Dr. Christine V. Portfors
I am interested in the broad question of how an organism's physiological processes have adapted to its particular ecological environment. Research in my lab focuses on how vocal signals communicate information and how the brain of the receiver encodes this information. We are particularly interested in two aspects of animal communication; courtship, including male vocalizations and female responses to them, and maintenance of social structures. The work on courtship currently focuses on mice because of their rich repertoire of social vocalizations, the advantages of genetic engineering to address specific mechanistic questions, and their ease of housing in a lab setting. We also work with bats and currently maintain a colony of short-tailed fruit bats (Carollia perspicillata). This is a highly vocal species with a harem social structure. We are interested in the types of vocalizations both males and females use in social interactions, and the underlying mechanisms involved in receiving these signals.
I utilize a systems-level neuroethological approach that makes use of my broad academic training from behavior to neurophysiology and neuroanatomy. My research at WSU Vancouver has been generously funded by NIH and NSF.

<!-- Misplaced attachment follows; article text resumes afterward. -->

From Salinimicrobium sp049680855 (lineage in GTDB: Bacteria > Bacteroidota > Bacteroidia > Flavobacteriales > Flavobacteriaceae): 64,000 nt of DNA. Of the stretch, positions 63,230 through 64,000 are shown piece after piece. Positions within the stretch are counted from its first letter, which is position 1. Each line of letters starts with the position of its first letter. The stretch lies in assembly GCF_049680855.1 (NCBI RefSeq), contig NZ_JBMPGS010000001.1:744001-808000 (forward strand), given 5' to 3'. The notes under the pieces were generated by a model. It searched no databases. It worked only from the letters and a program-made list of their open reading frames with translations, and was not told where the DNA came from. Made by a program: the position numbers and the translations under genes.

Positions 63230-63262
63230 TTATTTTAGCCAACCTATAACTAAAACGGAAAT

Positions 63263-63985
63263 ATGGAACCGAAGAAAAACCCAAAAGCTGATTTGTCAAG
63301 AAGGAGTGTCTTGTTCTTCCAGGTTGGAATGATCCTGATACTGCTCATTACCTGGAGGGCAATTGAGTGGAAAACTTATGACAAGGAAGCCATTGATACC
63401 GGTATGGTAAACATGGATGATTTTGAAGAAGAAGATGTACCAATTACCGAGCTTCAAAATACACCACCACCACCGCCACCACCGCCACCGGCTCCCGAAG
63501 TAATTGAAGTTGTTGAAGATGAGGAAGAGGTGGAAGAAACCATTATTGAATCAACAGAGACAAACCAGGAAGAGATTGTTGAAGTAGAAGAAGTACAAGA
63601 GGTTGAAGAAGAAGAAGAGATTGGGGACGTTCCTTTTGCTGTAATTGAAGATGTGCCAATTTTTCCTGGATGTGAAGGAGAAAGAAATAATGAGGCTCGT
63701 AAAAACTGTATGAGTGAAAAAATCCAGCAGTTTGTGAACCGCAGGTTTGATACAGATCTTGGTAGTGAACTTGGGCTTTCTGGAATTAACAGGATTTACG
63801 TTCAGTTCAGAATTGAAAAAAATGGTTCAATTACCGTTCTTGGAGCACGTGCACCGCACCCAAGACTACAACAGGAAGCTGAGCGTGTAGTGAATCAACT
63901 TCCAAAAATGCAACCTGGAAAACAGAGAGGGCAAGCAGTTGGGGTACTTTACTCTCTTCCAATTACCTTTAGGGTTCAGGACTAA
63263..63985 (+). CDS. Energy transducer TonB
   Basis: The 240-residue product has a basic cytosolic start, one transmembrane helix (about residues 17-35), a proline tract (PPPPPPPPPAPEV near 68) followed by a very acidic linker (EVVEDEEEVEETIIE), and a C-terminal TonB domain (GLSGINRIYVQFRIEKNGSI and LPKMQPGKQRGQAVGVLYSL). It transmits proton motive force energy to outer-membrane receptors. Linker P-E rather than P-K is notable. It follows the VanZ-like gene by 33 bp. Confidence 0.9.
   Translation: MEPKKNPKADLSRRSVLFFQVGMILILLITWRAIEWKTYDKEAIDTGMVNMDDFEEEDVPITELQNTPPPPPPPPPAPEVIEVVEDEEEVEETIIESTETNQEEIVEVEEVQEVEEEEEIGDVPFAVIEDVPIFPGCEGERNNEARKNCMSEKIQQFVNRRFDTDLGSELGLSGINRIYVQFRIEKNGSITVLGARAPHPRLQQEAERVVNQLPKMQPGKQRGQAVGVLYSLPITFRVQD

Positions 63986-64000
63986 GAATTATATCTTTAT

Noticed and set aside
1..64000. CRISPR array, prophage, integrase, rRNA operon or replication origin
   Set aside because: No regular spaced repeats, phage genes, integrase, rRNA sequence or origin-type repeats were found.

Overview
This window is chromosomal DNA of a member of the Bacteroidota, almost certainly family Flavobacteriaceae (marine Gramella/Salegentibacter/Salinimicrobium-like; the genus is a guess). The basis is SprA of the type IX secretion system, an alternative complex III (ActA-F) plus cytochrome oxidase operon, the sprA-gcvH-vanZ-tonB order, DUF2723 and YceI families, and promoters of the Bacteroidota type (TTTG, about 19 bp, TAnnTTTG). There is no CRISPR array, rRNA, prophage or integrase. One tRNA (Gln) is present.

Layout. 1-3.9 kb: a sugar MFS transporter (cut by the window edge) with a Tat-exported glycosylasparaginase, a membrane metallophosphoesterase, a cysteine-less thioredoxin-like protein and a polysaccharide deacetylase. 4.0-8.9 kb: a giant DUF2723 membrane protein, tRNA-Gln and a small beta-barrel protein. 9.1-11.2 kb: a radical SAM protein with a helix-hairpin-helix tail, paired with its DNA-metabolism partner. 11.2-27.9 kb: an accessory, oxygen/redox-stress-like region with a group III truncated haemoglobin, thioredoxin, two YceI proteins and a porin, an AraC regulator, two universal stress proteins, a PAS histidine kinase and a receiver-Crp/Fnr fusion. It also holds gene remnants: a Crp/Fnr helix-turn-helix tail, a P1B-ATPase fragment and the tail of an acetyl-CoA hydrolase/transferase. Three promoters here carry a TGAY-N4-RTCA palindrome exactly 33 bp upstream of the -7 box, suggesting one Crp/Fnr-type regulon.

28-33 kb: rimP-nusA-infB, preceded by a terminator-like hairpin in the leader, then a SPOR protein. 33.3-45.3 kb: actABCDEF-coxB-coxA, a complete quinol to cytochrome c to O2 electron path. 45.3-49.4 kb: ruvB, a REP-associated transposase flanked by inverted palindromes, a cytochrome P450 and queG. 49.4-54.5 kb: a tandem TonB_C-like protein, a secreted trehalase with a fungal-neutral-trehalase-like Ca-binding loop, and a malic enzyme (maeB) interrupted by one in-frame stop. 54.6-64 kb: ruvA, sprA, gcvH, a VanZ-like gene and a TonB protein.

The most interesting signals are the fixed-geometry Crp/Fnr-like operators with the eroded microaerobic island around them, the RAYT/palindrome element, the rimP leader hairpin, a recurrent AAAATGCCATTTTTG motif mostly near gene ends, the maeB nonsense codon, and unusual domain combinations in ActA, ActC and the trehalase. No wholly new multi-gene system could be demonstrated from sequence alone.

To see a video highlighting our research go to: http://www.nsf.gov/news/special_reports/science_nation/soundsofsurvival.jsp
To visit our lab website go to: https://portforslab.wordpress.com
Current Graduate Students:
Elena Mahrt - Zoology
Jeffrey Hoyt - Neuroscience
Matt Lambert - Zoology
Chad Hoxeng - Zoology
If you are interested in graduate studies in my lab, please email me.
Yang, M., Mahrt, E.J., Lewis, F., Foley, G., Portmann, T., Dolmetsch, R., Portfors, C.V. and Crawley, J.N. (2015). 16p11.2 deletion syndrome mice display ultrasonic vocalization deficits during social interactions. Autism Research. Epub ahead of print. Doi: 10.1002/aur.1465.
Porfors, C.V. and Perkel, D.J. (2014). The role of mouse ultrasonic vocalizations in communication. Current Opinions in Neurobiology, 28C, 115-120. Doi: 10.1016/j.conb.2014.07.002.
Dimitrov, A., Mayko, Z.M, Cummins, G. and Portfors, C.V. (2014). Inhibition does not affect the timing code for vocalizations in the auditory midbrain. Frontiers in Integrative Physiology, 5:140. doi: 10.3389/fphys.2014.00140
Portfors C.V. and Roberts, P.D. (2014). Mismatch of structural and functional tonotopy for natural sounds in the auditory midbrain. Neuroscience, 258, 192-203. doi: 10.1016/j.neuroscience.2013.11.012.
Neilans, E., Holfoth, D., Radziwon, K., Portfors, C. and Dent, M. (2014). Discrimination of ultrasonic vocalizations by CBA/CaJ mice (Mus musculus) is related to spectrotemporal dissimilarity of vocalizations. PlosONE, 9(1):e85405. doi: 10.1371/journal.pone.0085405.
40. Gittelman, J.X., Perkel, D.J. and Portfors, C.V. (2013). Dopamine modulates auditory responses in the inferior colliculus in a heterogeneous manner. JARO: Journal of the Association for Research in Otolaryngology, 14, 719-729.